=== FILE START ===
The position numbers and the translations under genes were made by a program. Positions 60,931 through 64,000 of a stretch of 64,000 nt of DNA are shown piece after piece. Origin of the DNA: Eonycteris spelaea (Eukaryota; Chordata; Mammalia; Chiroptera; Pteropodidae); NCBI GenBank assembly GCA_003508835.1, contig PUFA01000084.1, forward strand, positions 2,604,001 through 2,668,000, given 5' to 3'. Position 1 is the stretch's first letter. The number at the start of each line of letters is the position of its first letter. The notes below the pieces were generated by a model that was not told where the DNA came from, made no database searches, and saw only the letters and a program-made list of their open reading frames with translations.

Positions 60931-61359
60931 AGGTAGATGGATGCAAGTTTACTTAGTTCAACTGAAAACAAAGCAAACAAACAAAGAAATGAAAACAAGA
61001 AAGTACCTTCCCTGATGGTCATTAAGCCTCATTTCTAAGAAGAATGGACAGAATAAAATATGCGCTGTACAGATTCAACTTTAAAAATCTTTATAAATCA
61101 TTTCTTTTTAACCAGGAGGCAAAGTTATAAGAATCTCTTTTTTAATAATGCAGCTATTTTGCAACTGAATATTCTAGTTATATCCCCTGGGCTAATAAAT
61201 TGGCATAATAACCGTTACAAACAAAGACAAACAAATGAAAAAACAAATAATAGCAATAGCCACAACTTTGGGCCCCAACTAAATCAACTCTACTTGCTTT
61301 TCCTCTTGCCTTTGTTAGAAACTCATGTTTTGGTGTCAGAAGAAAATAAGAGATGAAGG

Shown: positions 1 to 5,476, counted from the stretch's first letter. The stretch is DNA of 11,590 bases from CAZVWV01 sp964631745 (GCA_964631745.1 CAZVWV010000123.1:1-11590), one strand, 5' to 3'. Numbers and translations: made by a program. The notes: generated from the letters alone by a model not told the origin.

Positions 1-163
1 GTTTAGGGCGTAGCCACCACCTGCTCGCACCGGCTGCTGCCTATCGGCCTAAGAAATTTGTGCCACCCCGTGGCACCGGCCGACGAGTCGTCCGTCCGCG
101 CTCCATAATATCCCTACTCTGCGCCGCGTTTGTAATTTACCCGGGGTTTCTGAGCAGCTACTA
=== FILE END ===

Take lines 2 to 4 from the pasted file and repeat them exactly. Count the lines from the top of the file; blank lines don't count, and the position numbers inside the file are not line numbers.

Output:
Positions 60931-61359
60931 AGGTAGATGGATGCAAGTTTACTTAGTTCAACTGAAAACAAAGCAAACAAACAAAGAAATGAAAACAAGA
61001 AAGTACCTTCCCTGATGGTCATTAAGCCTCATTTCTAAGAAGAATGGACAGAATAAAATATGCGCTGTACAGATTCAACTTTAAAAATCTTTATAAATCA